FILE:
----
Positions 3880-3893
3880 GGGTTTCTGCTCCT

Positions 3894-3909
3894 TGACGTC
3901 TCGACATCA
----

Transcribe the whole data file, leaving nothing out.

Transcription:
Positions 3880-3893
3880 GGGTTTCTGCTCCT

Positions 3894-3909
3894 TGACGTC
3901 TCGACATCA